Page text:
Tuesday, June 11, 2019

Heller high water

An emulation of author Peter Heller, based on my reading The River last week and getting caught out

A group of three volunteer coaches gathered around a patio table. The wind sometimes pushed drapes from the shade awning into us. I sat with my back to the mountains in the west. From where the weather often came.

One coach said, "You ride your bike here?"

"I did."

He said, "Looks like a storm."

I twisted in my chair to look where he was. Hulls of dark clouds cruised low off the foothills. I thought of the weather forecast I had read that morning. Zero percent chance of rain. "It's okay," I said.

Talk at the table resumed for another 20 minutes. We then ambled to the door and the driveway. Thunder grumbled.

"You want to stay a few minutes? 'Til this passes?" the host said.

"Or I can give you a ride in my car as far as I go," the third coach said.

I said, "Thanks, it's alright. The storm is north, so I'll take a road to the south. Go around." I put on my rain jacket.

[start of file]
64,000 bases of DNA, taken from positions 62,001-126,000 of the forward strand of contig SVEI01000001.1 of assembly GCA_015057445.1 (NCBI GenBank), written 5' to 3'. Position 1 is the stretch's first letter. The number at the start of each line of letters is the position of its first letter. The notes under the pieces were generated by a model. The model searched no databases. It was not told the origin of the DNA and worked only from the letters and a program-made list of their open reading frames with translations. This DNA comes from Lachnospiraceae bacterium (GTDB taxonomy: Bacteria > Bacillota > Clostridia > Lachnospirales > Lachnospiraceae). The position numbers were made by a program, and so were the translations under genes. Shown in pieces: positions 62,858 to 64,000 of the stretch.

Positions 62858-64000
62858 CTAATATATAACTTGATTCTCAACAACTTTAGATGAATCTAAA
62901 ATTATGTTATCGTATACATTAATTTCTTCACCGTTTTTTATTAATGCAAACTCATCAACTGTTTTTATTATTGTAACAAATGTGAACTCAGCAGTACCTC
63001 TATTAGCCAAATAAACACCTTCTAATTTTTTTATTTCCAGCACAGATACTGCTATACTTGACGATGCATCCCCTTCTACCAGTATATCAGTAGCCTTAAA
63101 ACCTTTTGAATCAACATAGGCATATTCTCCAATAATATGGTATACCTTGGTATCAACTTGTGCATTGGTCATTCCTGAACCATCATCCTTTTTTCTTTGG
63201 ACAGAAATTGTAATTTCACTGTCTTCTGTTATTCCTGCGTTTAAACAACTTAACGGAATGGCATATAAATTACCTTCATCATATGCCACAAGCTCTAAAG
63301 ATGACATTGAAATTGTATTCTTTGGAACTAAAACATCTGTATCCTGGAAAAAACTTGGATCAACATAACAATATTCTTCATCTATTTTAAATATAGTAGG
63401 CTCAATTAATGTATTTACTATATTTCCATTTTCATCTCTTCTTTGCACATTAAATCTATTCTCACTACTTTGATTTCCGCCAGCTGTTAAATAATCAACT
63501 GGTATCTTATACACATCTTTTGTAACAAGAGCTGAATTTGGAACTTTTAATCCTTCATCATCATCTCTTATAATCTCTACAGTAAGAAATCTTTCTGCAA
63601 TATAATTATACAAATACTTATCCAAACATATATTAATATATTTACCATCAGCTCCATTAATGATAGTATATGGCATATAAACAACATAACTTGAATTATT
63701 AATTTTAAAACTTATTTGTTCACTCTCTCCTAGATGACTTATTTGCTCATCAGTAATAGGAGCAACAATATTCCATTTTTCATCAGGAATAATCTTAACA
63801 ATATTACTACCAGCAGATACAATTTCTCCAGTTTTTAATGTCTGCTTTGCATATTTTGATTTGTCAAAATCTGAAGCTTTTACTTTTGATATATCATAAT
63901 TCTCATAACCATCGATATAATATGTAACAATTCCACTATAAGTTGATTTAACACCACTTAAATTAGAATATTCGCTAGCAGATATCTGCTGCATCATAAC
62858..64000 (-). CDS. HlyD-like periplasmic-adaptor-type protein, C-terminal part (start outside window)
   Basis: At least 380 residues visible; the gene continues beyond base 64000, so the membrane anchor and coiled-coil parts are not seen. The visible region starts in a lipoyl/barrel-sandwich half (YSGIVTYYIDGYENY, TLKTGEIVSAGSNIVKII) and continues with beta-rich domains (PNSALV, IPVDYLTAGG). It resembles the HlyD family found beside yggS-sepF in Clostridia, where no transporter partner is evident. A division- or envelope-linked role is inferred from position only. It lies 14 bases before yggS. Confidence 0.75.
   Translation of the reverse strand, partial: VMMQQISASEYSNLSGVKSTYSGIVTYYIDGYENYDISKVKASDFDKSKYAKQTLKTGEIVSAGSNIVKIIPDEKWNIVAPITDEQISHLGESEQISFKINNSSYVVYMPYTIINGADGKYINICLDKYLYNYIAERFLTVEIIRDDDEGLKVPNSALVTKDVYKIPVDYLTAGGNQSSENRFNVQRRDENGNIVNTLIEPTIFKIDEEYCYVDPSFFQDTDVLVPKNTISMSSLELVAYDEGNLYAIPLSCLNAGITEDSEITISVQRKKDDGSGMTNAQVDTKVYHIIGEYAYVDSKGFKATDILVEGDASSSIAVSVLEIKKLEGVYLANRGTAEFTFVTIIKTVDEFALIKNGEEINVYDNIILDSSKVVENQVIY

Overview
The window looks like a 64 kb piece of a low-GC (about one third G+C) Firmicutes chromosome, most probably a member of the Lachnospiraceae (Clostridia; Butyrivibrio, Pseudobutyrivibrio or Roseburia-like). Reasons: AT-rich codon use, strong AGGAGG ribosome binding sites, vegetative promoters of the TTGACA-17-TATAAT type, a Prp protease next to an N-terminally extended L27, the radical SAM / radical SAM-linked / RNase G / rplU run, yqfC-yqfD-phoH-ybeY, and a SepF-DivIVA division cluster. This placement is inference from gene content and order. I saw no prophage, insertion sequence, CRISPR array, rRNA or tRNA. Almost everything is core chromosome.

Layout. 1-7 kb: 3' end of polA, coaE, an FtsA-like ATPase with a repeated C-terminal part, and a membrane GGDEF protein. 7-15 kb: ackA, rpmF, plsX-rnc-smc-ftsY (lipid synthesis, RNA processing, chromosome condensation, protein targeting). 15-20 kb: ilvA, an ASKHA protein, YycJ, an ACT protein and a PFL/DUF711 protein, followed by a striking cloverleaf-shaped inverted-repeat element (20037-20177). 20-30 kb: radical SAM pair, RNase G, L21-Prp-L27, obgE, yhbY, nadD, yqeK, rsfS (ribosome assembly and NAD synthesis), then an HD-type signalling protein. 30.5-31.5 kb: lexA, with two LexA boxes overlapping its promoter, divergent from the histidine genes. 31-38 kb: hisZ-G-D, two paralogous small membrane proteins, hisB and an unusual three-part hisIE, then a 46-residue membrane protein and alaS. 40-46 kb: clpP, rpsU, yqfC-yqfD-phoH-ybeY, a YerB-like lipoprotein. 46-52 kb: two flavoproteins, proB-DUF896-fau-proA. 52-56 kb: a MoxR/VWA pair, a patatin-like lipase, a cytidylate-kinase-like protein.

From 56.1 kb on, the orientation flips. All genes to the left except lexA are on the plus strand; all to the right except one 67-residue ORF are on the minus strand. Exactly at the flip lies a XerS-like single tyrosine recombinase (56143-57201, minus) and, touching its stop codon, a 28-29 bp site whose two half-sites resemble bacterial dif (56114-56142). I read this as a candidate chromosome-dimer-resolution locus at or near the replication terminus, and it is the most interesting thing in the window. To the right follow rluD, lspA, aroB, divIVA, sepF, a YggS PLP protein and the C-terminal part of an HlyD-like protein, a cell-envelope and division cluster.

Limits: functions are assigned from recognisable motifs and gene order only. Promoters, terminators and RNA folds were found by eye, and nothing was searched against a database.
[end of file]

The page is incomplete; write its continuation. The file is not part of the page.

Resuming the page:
The thunder re-tuned itself when I was half way home. Sharp cracks. A few drops fell, but they weren't bothersome. "Still on the edge of it," I said to myself.

The rain spotted my glasses and made it harder to see. Lightning strobed and percussive thunder chased it. My bike tires sizzled in the water coursing along the shoulder into storm drains.

I pedaled into a parking lot on the right. A building with eaves, probably a church. Sanctuary. I rolled up underneath and bumped my bike across the small tan rocks against the building. I leaned the bike. I pressed my back to the still-warm bricks. I waited.

The rain intensified. It crashed down the gutters. It cascaded off the roof. I was on the windward side of the building. Gusts flicked rain at me. Staying here for the duration of the storm would be foolish.

I noticed a large picnic shelter across the parking lot. I pedaled there into a large dry space.

I watched keenly to the west. I saw the back edge of the clouds low on the horizon. The sun's eye pierced through beneath this nimbus brow. I waited still. The rain continued, slackened; the umber landscape goldened.

I turned east. I might've thought, Could be a show.

A full rainbow arced across the dark sky's canvas. A second fainter one rippled upwards. I reached for my camera.


  1. Awesome! You captured his voice perfectly!

  2. I haven't read The River, but I really enjoyed this writing style. So many sound words - my goodness! In fact, sensory details jumped out all over the place and the sentence structure was great. Hmm... should I go read Heller or just stick with your blog?

  3. Wow. What a sight! This feels like a metaphor to me- that the hard times come but don't last and something beautiful can come after it. As always, love your writing.